Human resource professionals are scrambling to keep on top of how employees are using artificial intelligence on the job.
The Society for Human Resource Management is receiving between 30 and 50 calls a week from HR execs at companies across a variety of knowledge-based industries asking how to deal with employees using tools like ChatGPT and other AI-powered tools at work. “This is one of the real hot topics that folks are interested in,” said Mark Smith, SHRM’s director of thought leadership.
Many companies are still working on their own policies guiding use of the nascent technology. But in many cases, the horse has already bolted — employees are already using generative AI to assist with work, regardless of whether their company has approved it.
That’s a concern for HR professionals, who haven’t issued official guidelines on the best way to use the tech. As such, producing inaccurate or poor quality work with the tools, along with privacy issues and potential legal troubles, are top concerns HR leaders are seeking to better understand and create guardrails around as more people and organizations use AI.
“So many of my partners and my network are seeking guidance and insights from industry leaders and professional networks because they’re a little bit at a loss,” said Jess Elmquist, chief human resources officer at Phenom, an HR technology company.
But Elmquist urges that employers expedite creating and communicating new rules internally, so employees know what’s company policy. “The damage that can be done is your teams are using it anyway,” said Elmquist.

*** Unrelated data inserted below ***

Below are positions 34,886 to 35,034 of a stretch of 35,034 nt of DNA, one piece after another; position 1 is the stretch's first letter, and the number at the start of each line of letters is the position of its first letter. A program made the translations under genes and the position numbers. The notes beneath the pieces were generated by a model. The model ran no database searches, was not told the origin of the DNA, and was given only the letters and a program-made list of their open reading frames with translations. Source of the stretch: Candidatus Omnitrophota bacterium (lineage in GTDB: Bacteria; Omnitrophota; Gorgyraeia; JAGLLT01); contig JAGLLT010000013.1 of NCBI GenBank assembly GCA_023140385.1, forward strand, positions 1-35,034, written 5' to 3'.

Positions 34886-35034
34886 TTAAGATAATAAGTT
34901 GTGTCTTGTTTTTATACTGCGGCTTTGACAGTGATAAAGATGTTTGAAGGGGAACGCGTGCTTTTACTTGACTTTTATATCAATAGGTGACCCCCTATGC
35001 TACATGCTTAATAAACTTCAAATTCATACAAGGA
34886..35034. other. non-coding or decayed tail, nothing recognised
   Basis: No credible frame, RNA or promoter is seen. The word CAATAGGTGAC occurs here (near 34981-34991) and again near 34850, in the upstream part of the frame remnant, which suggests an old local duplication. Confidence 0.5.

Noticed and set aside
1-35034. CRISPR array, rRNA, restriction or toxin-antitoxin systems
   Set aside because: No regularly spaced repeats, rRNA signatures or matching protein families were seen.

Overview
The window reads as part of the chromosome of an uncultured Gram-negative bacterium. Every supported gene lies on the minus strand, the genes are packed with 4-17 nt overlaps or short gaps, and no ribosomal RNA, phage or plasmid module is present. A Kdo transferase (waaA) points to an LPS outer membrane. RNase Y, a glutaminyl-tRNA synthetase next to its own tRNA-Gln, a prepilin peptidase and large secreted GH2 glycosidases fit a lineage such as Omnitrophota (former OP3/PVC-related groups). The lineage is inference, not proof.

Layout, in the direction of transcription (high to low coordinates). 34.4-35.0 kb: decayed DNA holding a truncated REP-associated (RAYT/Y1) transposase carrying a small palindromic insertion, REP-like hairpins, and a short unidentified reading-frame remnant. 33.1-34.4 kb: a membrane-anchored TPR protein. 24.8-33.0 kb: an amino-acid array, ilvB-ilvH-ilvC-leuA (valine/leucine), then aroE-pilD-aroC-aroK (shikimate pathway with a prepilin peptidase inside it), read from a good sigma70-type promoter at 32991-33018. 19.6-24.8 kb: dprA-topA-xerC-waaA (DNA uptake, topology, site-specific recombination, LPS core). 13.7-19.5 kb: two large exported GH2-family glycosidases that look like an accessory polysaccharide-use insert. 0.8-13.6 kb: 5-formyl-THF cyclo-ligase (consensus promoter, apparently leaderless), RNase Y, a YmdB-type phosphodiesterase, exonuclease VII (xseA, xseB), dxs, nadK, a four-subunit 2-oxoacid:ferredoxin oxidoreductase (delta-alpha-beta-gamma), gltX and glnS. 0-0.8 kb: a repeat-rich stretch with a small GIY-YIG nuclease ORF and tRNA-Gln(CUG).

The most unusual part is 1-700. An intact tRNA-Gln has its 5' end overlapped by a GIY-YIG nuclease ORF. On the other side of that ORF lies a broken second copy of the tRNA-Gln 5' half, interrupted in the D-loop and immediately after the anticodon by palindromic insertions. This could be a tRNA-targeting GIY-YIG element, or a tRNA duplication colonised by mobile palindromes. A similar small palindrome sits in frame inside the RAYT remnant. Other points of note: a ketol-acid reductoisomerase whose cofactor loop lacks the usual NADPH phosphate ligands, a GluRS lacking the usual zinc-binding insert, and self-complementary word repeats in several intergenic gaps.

“Having some bumpers and guidelines will help me go ‘OK, I can take a breath and I no longer have to actually act like I’m not using generative AI. Now the company is giving me some basic tenets to be able to do that effectively,’” he said.
There are three key guidelines around AI use that companies should understand and communicate through new policies, experts say.
The first is to ensure employees heavily scrutinize chatbot outputs to ensure they’re accurate. One major flaw with ChatGPT and other AI tools is that they can hallucinate, or spit out answers that include incorrect or fabricated information.
Keeping proprietary information safe is the second most important guardrail employees should know about, as large language models digest that content and can relay it to others outside the organization. For example, last month Google warned its own employees to not enter private company information when using its own AI-powered chatbot, Bard.
The potential legal implications of AI use are the third most important point for employers to understand, create policies around and communicate to employees, especially those involved in hiring and recruiting.
For example, New York City’s new law requires a bias audit on any automated employment decision tool that scores or ranks applicants before it’s used, and companies must notify applicants that they’re using AI tools in the hiring process.
HR teams and others on the hiring side will have to know about those new regulations and follow them accordingly. Companies will also likely have to reevaluate and tweak their own AI policies as new laws and concerns arise with more time and greater use.
“The concerns now may be different than those six months from now,” Smith said.
Employers should also clearly explain why they’re putting certain rules in place, and shy away from any kind of blanket policies, “which may lead to employees doing it on the side and not telling people about it, and that’s not good for anyone,” he said.
HR teams can also start by leveraging existing frameworks to address employee AI use, Elmquist said. “What are your current data privacy, diversity and inclusion, employee well-being, rules and regulations and controls inside of your organization?” he said. “Take those and fundamentally use those right now as guidelines around access to generative AI.”